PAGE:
Start date and time: September 1, 2013 at 11:42am
Length: 4.4 miles
Elevation gain: 1500 feet
Link to GPS: http://alltrails.com/trail/us/hawaii/honopu-ridge#
On September 1, 2013, we flew into the island of Kauai to specifically hike the lesser known ridge of Honopu. It is somewhat similar to the more touristy ridge hikes like Nualolo, Awaawapuhi and Kalepa where they all share the same view of the fluted cliffs of the Na Pali coast, albeit some are longer and better maintained.
The Honopu ridge trail is primarily a hunter’s trail and much of the forest was destroyed by both hurricane Iwa (1982) and Iniki (1992). The drive along the mountainous Highway 550 to Koke’e State Park was nothing short of spectacular as the two-lane road winds around the Waimea canyon. After passing the Awaawapuhi trailhead or slightly past the 17 mile marker, we looked for an opening in the forested area as this will be our starting point.
The trail is quite confusing in the beginning as there are a number of junctions and forks in the path along the way. Occasionally, we could hear the sound of running water which told us that there must have been a stream nearby; but we could not find it. We could tell that this initial section was probably traversed by many as there were a series of alternate paths available.
There were still some old ribbons/markers at important junctions which was very useful in helping us stay on track. These markers were different from anything that we have ever seen. It was certainly easy to spot them!
This hike is generally divided into roughly four sections. Each section is quite distinctive as it led us out to the coast. The first section is a series of Kahili ginger stands, leading down a steep gradient to what seemed like a lower section that then flattens out with a lot of fallen trees. It is here that we gradually lose elevation, but then there were also several spots where the gradient was quite steep.
We came across many blow downs blocking the way causing us to contort our bodies as we plied our way through them. Most of the ohias were dead and were looking quite petrified. The hurricanes really did a number on them.
The second section traverses a low portion that did not seem to change elevation for a while. It open up to a series of contours with exposed red dirt paths with large koa trees and the occasional view of Ni’ihau. This section was fairly dusty as we started to kick up the red dirt along the trail. In one clearing, we could see all the way across Awa’awapuhi valley to its ridge on the east side. This made for an interesting view as we could probably make out some very tiny people on the opposite side.
The third section had us traversing through swaths of uluhe – which were extremely prickly. Some were really higher than our heads, so much so that we had to tunnel through it! It was a good thing we came prepared with long pants and long sleeve shirts. I doubt if many people come through here as the vegetation seemed mostly undisturbed. The path did give us an opportunity to take some really interesting uluhe tunnel shots!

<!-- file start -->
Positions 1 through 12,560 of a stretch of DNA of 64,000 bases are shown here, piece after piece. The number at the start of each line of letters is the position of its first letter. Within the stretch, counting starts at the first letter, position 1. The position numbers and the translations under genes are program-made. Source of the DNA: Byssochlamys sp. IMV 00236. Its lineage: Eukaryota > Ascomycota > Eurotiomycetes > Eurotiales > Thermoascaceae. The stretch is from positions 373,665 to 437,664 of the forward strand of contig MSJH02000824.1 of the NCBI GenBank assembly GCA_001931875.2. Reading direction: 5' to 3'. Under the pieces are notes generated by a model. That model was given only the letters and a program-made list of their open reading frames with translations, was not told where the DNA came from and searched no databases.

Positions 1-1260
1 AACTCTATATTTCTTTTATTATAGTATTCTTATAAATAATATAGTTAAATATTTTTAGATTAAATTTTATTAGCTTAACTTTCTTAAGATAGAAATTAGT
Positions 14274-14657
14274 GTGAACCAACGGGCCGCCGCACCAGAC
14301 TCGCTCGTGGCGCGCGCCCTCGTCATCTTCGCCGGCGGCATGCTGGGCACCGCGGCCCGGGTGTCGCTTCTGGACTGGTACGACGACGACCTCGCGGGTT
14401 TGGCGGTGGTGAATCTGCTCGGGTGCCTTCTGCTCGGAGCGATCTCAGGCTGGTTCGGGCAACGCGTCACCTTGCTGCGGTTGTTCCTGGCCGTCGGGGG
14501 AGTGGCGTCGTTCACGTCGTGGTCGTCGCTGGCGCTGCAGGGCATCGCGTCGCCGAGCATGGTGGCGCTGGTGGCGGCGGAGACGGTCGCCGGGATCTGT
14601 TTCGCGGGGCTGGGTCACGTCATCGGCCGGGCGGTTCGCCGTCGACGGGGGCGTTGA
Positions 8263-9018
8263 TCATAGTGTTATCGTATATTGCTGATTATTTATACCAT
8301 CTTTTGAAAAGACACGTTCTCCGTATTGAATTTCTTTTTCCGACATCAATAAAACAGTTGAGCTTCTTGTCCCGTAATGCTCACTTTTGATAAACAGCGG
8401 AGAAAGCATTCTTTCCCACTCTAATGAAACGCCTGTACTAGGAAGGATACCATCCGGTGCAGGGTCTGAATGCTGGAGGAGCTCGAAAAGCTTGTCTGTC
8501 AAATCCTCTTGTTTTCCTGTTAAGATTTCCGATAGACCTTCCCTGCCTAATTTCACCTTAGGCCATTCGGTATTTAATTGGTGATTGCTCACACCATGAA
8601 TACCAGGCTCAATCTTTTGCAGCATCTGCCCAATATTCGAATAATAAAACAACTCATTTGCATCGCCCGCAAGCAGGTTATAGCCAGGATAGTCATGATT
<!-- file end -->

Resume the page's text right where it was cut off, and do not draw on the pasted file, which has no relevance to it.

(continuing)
As we loss and gained elevation, we finally got on the open ridge with views on both sides. Here we were welcomed with the grand view of Honopu Valley on the right and Awa’awapuhi Valley on the left. The cool breeze was a welcoming factor as we now headed into complete sun exposure for this fourth section of the trail. The views were just incredible, slowing us down to appreciate it. We certainly couldn’t help but stop to capture more pictures and to take it all in.
Although we were continuing to overall lose more elevation (about 2000 feet), the hike along the ridge was not a continuous downhill. Instead, it meandered up and down, challenging us with a good cardio work out. We really couldn’t complain, as each section of the open ridge was quite unique too in itself.
There was an interesting grassy section that looked really inviting for a camp. We were sure that if permission granted this would be the spot to camp out on (barring any really strong winds). What we did find was that the ridge itself was very diverse – especially since immediately after the lush green grass section, we would hit a portion of the ridge that looked like an open red dirt erosion patch, with the occasional ironwood or ohia tree.
The views along the ridge line was incredible. The drop off are steep, at least in the thousands of feet, and a fall will definitely end in a certain death. The peace and quiet were often punctuated with many tour helicopters buzzing in and out of Honopu valley. As we kept going on the ridgeline, the vegetation became sparser and you can feel the heat coming from the bare eroded red soil. As we edged forward, we got a better view of the coastline and also of Honopu beach with it’s iconic arch.
The only unfortunate thing breaking the natural beauty of it all was the constant buzz of helicopters making their way into the back of Honopu Valley. There is a massive dry fall at the back of the valley now visible as we moved further away towards the ocean.
In retrospect, we could have kept on hiking until it became considerably too risky to go on due to the many crumbly sections but I doubt the views will be that much different. At about the 2.3 mile mark, we decided to stop and admire the final view of the Na Pali coastline.
Although this is considered a short hike, you will feel the gradients on the way back as it is uphill most of the way. Depending on how far one goes, going back up can take from anywhere from 1500-2000 feet in elevation gain. In short, pictures and videos don’t do justice in representing this trail. It is best experienced by walking on the ridge yourself. You will be amazed by the sheer drop offs and the beauty of the fluted cliffs on the Na Pali of Kauai.